Wildfires ripping through the Amarillo area are doing more than charring land, at least 10,000 head of cattle have also died in the fires. NewsChannel 11's Kealey McIntire asked several industry experts what that will do to local beef prices.
Texas is the number one beef producing state in the nation. It's no doubt the wildfires destroying one million acres of land is tragic, however we learned it would take a much larger disaster to make the prices of beef budge.
The Amarillo area has already lost thousands of acres of land because of the wildfires, and now thousands of cattle are also among the losses.
Agricultural experts predict nearly 10,000 head of cattle will die because of the wildfires. A tragedy for ranchers losing herds, however Cagle's Steakhouse owner John Cagle says that will not effect on what you pay for beef.
"As serious as all that is to those immediate areas affected buy the fires, no I would not expect our local box delivery beef prices to be affected by them," said Cagle.
With over 100,000 ranchers and 14 million head of cattle statewide, Texas is the top beef producing state in the nation. Buying and selling beef is an international market and 10,000 lost head isn't much compared when you factor in the millions of other beef cattle nationwide and worldwide. Experts say it would take a much larger scale disaster before the prices of beef would be affected.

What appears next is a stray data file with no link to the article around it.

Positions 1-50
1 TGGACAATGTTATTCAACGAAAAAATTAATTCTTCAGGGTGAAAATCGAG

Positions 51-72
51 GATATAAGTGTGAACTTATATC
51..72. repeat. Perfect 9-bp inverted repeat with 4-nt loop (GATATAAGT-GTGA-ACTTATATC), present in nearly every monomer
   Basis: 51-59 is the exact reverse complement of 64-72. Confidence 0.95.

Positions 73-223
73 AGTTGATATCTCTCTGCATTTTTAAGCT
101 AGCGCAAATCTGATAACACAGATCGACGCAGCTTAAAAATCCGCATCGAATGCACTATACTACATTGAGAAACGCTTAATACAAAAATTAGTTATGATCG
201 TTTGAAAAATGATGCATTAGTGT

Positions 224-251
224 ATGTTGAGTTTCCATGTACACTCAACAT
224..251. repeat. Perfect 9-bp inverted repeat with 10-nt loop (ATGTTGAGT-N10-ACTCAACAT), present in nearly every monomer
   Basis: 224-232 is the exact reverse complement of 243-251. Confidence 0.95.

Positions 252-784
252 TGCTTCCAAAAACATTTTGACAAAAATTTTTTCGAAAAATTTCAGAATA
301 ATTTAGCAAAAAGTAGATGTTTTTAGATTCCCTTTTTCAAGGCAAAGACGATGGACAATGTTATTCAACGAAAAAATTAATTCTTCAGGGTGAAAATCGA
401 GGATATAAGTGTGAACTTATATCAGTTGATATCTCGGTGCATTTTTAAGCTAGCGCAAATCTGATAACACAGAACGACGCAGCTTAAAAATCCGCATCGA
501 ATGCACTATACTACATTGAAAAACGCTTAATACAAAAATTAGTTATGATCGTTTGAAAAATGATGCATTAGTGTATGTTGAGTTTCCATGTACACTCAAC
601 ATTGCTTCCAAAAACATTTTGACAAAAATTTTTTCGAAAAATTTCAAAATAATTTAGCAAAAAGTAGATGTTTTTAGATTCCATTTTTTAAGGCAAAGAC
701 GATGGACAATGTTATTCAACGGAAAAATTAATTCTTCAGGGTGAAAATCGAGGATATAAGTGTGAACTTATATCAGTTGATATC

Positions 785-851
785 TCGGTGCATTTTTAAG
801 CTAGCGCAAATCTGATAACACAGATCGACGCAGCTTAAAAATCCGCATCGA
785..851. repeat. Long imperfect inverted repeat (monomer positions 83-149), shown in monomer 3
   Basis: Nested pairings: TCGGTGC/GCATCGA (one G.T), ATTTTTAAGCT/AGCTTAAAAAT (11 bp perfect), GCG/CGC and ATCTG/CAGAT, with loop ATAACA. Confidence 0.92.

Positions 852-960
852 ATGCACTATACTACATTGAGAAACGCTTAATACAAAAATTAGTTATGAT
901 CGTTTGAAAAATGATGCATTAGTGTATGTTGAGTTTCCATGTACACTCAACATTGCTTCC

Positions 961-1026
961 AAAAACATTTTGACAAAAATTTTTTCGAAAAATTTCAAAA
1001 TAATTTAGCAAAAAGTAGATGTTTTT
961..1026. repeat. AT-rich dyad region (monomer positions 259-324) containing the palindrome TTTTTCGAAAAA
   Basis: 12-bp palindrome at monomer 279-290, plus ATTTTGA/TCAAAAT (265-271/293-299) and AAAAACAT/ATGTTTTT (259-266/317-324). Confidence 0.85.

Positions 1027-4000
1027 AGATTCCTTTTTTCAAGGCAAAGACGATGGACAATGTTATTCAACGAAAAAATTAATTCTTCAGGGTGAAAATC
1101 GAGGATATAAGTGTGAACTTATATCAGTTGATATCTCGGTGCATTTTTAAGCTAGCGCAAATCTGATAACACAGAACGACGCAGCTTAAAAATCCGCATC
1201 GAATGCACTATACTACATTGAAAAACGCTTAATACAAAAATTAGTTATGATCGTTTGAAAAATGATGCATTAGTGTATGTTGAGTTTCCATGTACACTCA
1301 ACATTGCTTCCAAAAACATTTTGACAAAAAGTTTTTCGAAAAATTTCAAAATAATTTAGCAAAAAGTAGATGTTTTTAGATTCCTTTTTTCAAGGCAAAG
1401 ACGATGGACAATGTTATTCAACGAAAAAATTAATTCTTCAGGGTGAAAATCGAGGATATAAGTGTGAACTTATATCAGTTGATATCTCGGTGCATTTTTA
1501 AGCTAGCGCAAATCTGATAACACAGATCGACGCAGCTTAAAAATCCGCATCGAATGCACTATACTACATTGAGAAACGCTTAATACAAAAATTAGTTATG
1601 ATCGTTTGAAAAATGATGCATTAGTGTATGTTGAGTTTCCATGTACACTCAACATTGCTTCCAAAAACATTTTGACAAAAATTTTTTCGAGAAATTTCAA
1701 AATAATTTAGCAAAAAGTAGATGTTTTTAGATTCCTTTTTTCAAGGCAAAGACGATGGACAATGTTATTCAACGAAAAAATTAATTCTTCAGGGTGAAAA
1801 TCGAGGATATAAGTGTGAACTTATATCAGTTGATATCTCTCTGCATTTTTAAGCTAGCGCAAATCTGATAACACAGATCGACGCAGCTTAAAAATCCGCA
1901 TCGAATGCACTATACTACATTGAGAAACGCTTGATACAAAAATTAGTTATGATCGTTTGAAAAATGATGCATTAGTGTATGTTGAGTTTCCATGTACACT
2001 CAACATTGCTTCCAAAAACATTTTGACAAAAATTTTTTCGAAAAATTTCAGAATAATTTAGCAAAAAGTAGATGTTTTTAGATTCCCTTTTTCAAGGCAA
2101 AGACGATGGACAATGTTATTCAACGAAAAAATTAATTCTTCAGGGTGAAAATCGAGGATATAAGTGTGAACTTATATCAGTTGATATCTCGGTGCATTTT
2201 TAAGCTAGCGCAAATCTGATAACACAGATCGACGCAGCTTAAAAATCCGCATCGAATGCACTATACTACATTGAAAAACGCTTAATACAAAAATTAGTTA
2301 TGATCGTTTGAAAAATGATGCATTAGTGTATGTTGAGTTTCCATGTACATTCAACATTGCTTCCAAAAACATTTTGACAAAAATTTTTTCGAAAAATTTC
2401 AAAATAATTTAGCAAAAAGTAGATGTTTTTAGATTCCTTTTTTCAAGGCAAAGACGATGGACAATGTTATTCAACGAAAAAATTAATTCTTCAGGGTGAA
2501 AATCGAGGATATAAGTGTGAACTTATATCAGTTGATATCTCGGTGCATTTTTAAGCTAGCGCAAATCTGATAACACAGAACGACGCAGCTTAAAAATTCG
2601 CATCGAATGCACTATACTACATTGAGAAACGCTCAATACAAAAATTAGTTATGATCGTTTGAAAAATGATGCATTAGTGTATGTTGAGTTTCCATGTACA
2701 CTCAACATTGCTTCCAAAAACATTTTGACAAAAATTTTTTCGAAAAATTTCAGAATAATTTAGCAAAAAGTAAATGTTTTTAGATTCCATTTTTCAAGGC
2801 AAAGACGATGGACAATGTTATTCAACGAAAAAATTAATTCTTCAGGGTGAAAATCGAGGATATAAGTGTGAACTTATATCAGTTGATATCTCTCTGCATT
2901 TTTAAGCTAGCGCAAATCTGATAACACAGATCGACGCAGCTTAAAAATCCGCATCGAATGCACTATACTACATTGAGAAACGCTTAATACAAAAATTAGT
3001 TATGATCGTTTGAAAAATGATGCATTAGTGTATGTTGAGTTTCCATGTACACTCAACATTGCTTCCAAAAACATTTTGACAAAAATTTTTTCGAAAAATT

Texas Tech Agriculture and Applied Economics Associate Director Dr. Don Ethridge said, "The number of livestock that have been lost in terms of the total market is not of the magnitude to be significant enough to move the price."
Cagle has many friends who run ranches in the devastated areas, and while we are left unaffected his friends are now cleaning up the mess the wildfires left behind. "It's a devastating and horrible natural disaster. It shows maybe the west is still a partly tough place to live," said Cagle.
We learned beef prices are expected to decrease in the next two years. Because of the long standing drought our area has experienced there's less grass for cattle to feed on meaning many of them will be processed much sooner leading to a surplus of beef experts say that means prices should go down in the near future.
|USDA Forest Service Wildfire Map|